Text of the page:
What’s Happening the week of July 11-17?

Juneau Lyric Opera Midsummer Vocal Festival – Back to Broadway, through Saturday, July 21, Holy Trinity Episcopal Church, 325 Gold St. The non-auditioned festival chorus welcomes all skill levels. Workshop fee is $100. Scholarships available. To register, go to www.juneauopera.org.

“Twelfth Night,” Wednesday, July 11-15, 7:30-10 p.m., McPhetres Hall, 325 Gold St. See this classic William Shakespeare play produced by Theatre in the Rough. Tickets can be purchased at the Juneau Arts and Culture Center, Hearthside Books, at the door, theatreintherough.org and on Vendini.

Sukshma Yoga, Thursday, July 12, 12:10-12:55 p.m., Rainforest Yoga. Description:Yoga for the joints, authentic Indian yoga taught by a visiting teacher. $10 pay at door or online www.rainforestyoga.org.

Summer Block Party, Friday, July 13, 5:30-7 p.m., Centennial Hall courtyard. Enjoy a free evening of music provided by local musicians and browse booths of local vendors.

Friday Night Concert Series: Teri Tibbett, Friday, July 13, 8-10 p.m., Alaska Fish & Chips Company at the Flight Deck, 2 Marine Way #124. See future musician lineups at www.alaskafishandchips.com.

Guns & Hoses 2018 Charity Softball Tournament, Saturday, July 14, 9 a.m.-1 p.m., Dimond Park. Food and beverages will be on sale to raise money for the Special Olympics.

Second Saturday Market, Saturday, July 14, 10 a.m.-3 p.m., Airport Shopping Center. Shop from local produce and craft vendors.

Ink making class, Saturday, July 14, 12:30-3:30 p.m., Color Wheel Arts. Sara Caldwell will bring science to the world of art with her discussion of how to change the colors of ink made from Alaskan plants by simply changing the PH value. You will learn how to make drawing inks from plants and leave with a variety of colors to play with at home, plus a dipping pen. Learn to make ink from lupine, berries, cabbage, beets and more. Costs $50. Call Color Wheel Arts owner Sherri McDonald at 209-7173 for more information.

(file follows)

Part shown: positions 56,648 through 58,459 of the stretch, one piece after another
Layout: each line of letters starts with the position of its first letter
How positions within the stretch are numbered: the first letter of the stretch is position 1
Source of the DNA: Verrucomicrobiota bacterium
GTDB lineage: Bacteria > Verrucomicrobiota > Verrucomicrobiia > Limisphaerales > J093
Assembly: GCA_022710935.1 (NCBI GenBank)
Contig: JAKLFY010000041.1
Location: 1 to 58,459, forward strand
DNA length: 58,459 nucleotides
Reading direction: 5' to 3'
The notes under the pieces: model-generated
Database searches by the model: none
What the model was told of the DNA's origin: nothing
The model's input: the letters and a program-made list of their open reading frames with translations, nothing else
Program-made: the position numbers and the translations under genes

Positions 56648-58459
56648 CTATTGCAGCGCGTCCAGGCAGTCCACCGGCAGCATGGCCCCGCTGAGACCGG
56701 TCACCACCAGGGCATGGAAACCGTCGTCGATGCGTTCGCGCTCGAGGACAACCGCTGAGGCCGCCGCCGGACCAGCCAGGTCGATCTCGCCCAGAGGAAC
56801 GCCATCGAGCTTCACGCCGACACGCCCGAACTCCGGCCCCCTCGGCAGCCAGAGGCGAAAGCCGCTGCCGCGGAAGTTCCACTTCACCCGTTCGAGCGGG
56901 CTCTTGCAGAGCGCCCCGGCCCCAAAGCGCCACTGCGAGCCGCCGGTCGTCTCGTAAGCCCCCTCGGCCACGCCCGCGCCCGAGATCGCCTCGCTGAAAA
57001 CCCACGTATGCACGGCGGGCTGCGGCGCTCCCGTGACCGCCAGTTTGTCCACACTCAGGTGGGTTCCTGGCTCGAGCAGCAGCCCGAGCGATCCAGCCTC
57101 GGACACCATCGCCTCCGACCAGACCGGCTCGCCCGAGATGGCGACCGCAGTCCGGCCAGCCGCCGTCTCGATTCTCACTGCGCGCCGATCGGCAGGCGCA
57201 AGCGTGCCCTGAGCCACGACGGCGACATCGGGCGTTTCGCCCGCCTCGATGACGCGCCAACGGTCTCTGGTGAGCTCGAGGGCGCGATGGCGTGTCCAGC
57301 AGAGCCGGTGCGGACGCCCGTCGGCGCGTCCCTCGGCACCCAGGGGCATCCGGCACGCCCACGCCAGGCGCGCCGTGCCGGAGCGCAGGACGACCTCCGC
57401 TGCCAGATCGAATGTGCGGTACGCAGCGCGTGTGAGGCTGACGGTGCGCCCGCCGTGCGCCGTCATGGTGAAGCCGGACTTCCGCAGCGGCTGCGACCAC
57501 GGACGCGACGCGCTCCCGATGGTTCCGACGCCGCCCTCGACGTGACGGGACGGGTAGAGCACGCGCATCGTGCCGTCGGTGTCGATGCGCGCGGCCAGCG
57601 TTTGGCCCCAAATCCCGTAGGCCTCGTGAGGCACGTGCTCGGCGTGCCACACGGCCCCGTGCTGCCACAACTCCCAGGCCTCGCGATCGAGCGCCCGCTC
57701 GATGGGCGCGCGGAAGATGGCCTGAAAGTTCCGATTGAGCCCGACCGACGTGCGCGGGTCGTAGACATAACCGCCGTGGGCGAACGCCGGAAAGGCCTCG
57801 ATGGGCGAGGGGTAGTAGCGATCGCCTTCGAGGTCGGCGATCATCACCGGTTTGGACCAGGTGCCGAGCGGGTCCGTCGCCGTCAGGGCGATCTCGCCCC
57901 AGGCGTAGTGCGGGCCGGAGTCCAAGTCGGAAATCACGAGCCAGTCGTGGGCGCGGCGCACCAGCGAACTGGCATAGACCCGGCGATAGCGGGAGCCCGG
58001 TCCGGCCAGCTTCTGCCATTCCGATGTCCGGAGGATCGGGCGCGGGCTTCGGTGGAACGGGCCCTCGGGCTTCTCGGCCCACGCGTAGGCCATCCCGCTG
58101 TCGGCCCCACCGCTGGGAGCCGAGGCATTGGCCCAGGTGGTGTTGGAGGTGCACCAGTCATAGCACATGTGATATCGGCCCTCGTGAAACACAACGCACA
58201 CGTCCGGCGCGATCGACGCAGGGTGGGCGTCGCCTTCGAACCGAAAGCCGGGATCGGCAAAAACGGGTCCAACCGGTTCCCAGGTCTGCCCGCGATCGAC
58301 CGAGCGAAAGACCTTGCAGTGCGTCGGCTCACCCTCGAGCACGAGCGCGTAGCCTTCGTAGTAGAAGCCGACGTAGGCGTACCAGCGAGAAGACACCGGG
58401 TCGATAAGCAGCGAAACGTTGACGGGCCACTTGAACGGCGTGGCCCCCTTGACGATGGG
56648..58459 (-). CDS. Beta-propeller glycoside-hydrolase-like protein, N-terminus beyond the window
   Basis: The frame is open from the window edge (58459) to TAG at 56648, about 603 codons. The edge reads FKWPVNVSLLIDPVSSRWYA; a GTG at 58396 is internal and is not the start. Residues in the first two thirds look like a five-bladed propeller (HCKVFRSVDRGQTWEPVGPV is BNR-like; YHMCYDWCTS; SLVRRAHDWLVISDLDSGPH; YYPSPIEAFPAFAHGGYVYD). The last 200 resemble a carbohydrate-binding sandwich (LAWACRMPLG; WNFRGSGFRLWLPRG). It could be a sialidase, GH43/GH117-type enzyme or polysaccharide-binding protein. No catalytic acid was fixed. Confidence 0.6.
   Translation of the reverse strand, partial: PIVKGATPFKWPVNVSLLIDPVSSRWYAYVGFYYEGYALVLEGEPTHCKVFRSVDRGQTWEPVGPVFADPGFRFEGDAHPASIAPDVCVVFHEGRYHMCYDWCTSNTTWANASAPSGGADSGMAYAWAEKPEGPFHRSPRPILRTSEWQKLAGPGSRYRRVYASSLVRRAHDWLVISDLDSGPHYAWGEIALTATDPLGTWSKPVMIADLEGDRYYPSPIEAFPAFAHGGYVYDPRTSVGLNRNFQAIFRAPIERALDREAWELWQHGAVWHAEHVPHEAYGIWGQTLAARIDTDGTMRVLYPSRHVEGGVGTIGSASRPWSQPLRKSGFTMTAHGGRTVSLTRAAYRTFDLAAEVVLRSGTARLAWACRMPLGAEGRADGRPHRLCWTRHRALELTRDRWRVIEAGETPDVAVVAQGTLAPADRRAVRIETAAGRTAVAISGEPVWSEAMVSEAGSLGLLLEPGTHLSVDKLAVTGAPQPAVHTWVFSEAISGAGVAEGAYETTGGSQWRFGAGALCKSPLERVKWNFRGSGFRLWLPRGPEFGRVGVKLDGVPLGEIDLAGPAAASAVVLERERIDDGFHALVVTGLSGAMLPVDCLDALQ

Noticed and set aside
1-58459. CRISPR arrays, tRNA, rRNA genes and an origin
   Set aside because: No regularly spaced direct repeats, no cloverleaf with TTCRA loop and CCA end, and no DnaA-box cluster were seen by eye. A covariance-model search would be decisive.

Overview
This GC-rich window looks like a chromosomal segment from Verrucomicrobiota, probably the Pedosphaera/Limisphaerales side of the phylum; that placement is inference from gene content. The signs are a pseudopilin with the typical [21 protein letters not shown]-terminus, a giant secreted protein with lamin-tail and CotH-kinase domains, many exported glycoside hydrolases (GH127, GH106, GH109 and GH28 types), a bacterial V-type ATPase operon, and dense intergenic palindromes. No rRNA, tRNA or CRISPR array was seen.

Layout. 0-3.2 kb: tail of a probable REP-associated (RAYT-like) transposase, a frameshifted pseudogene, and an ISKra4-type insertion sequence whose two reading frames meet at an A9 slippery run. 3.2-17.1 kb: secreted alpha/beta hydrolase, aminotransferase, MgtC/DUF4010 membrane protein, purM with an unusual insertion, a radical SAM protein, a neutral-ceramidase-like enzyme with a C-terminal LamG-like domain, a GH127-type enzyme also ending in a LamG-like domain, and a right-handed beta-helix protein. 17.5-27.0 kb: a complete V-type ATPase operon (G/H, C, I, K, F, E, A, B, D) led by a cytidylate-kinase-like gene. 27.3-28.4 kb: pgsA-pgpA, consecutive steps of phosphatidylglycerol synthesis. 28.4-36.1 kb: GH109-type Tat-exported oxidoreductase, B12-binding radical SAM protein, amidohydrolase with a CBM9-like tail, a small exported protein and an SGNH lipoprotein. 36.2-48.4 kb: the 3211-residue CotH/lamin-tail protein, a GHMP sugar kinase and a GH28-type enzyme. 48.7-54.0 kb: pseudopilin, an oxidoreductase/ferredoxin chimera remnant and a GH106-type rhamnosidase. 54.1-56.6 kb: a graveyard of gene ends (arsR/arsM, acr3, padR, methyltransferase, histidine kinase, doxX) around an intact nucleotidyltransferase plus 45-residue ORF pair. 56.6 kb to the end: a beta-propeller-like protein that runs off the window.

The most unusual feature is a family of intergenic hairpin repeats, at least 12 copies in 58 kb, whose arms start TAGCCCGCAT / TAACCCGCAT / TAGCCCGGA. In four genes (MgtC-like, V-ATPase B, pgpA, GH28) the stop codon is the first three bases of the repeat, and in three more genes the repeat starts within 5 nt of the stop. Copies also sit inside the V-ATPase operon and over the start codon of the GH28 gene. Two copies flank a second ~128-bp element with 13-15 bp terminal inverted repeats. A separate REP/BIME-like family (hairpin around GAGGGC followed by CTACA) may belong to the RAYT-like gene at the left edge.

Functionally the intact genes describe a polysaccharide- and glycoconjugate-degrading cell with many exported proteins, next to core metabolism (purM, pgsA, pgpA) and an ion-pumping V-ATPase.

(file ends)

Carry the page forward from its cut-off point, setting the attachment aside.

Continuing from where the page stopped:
Arts Roundtable, Tuesday, July 17, 5-6:30 p.m., Juneau Arts and Culture Center, 350 Whittier St. Artists, art organizations, and interested community members are invited to share ideas on to foster the arts community in Juneau. Those that can’t make the meeting but wish to comment should contact individual artist programs coordinator Meghan Garrison at meghan@jahc.org and 586-2787.

AROUND SOUTHEAST

Sitka – Salmon cruise, Thursday, July 12, 5:30-8:30 p.m., Crescent Harbor. Sitka Conservation Society offers a Tongass salmon boat cruise to explore Redoubt Bay. Tickets are $50 at Old Harbor Books. Boarding begins at 5:15 p.m. at Crescent Harbor. For more information call 747-7509 or email info@sitkawild.org.

Sitka – Author talk with Caroline Goodwin, Sunday, July 15, Old Harbor Books. Goodwin is poet laureate of San Mateo County, California, and was also a Stegner fellow.

Sitka – Free cello concert, Tuesday, July 17, 12:30-1 p.m., Sitka Public Library. Sitka International Cello Seminar presents a free half hour concert.